At regular intervals, the team reflects on how to become more effective, then tunes and adjusts its behavior accordingly.
Honest evaluations and feedback are needed at the individual and organizational level. When a measurement becomes a target, the value is lost.


Adapted and/or straight up plagiarized in parts from:

I am not one for manifestos. I don’t really like the word manifesto as it has taken on a meaning different than the actual definition, but it is what the original document was called when a small group of software developers that were fed up wrote the Agile Manifesto in 2001.

Make no mistakes here, this is idealistic, hell, maybe it is even unrealistic but it might be what is needed.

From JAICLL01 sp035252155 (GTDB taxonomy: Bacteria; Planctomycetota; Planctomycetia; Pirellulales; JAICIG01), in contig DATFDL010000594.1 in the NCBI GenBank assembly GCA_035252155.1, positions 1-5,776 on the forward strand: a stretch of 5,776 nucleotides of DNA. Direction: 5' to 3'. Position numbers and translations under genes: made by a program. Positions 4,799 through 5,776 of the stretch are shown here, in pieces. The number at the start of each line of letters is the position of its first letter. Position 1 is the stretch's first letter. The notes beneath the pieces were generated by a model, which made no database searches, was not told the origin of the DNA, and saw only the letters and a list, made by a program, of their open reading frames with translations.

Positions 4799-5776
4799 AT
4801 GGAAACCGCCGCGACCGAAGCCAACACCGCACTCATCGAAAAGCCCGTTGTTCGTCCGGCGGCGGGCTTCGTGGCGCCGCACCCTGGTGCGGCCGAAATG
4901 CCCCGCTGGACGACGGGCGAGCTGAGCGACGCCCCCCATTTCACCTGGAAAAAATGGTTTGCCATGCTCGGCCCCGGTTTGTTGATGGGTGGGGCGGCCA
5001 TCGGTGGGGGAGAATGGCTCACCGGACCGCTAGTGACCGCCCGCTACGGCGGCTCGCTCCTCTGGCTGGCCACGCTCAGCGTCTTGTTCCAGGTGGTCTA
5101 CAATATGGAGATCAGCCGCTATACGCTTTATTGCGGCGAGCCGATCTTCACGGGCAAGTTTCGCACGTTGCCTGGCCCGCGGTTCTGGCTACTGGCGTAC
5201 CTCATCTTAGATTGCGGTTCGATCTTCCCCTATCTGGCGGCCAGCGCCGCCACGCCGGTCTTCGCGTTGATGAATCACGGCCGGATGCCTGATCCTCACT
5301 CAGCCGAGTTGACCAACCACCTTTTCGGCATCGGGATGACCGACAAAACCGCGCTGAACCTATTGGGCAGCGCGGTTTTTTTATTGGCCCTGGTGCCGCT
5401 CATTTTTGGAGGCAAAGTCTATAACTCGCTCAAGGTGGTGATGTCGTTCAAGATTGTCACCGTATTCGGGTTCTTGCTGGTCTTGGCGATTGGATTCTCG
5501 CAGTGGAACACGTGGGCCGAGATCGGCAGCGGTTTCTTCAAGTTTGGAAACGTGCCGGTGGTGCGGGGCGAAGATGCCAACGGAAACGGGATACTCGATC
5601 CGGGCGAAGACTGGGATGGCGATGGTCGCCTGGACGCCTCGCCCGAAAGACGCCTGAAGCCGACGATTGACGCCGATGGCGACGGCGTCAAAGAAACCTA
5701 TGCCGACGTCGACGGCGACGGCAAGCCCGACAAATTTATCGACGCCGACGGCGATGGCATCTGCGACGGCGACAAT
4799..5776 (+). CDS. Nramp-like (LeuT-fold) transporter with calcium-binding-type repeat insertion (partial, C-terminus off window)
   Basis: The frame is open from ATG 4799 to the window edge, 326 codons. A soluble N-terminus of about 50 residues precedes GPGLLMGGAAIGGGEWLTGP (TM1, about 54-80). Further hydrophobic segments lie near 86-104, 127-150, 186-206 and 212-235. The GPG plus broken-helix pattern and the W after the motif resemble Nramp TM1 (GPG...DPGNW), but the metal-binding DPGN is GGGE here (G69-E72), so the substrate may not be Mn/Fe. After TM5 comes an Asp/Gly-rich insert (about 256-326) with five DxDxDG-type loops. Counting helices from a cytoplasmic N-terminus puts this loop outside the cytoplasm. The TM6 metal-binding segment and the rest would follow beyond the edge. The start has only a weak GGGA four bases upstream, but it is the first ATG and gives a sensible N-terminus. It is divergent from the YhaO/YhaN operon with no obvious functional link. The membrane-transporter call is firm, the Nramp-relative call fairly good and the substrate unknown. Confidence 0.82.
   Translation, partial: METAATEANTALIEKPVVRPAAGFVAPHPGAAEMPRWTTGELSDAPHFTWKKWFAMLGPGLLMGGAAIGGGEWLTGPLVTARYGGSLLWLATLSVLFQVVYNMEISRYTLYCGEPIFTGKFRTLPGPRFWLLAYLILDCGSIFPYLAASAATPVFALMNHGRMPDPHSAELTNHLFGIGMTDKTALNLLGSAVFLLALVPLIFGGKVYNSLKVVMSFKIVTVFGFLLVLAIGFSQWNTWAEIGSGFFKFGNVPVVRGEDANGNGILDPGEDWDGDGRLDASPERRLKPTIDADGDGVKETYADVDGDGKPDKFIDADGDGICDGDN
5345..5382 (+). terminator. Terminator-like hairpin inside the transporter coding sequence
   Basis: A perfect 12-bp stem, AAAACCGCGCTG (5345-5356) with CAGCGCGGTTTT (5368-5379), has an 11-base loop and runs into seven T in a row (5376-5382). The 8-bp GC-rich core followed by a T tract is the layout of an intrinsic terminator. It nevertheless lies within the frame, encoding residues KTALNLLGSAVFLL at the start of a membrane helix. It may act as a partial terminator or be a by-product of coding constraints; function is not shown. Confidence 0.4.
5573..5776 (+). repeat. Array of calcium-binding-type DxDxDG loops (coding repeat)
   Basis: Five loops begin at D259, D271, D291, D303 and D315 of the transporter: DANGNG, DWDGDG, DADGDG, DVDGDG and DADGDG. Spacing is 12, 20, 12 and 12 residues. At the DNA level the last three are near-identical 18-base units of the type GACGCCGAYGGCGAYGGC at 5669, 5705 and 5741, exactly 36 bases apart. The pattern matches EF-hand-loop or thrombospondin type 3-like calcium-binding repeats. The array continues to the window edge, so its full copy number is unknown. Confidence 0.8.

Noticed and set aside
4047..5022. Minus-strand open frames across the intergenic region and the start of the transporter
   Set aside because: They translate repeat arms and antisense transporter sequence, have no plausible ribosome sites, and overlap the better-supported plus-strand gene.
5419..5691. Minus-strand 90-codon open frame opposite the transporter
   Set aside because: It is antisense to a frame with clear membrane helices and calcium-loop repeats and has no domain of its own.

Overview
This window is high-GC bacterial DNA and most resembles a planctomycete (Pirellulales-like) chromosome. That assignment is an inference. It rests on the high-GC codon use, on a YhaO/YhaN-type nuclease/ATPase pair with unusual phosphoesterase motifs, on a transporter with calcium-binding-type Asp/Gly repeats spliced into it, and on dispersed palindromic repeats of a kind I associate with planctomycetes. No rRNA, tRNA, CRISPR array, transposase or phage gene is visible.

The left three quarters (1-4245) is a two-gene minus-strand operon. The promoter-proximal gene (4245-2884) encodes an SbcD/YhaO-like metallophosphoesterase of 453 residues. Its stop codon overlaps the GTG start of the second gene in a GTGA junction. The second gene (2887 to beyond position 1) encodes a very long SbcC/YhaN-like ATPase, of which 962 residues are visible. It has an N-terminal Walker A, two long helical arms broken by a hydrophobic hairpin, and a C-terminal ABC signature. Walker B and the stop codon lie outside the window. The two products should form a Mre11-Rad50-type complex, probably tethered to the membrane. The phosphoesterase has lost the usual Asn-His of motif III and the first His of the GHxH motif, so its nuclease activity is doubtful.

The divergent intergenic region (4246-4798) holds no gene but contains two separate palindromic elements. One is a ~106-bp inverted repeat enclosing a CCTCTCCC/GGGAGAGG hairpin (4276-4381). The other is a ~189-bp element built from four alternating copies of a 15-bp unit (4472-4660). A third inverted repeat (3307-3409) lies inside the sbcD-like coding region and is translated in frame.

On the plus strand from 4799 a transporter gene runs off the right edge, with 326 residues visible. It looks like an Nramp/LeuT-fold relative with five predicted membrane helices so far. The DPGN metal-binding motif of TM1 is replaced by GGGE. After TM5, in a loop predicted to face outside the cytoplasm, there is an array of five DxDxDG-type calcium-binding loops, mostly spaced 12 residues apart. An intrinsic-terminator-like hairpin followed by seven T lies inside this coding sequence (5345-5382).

Ketamine: The Sex Panther.

Ketamine may do which of the following in a patient with shock:
A) Raise blood pressure
B) Decrease blood pressure
C) Not cause a change in blood pressure
D) All of the above

There are some misconceptions about ketamine in emergency medicine and specifically in EMS. Some EMS providers believe ketamine will ALWAYS raise blood pressure, acting like a vasopressor. Ketamine is a great drug but in some patients it can decrease perfusion.


sex panther
“Sex Panther by Odeon. 60% of the time, it works every time.”

Continue reading “Ketamine: The Sex Panther.”

Just culture is dead.

Just culture is dead.

It began as a beautiful idea but it is almost unrecognizable now. It has become something dirty and impure, a tool for power hungry people to label others and think they are doing something productive.

Just culture has become another bureaucratic policy, another mandatory training that people have to sit through while staring at bad PowerPoints and watching the clock.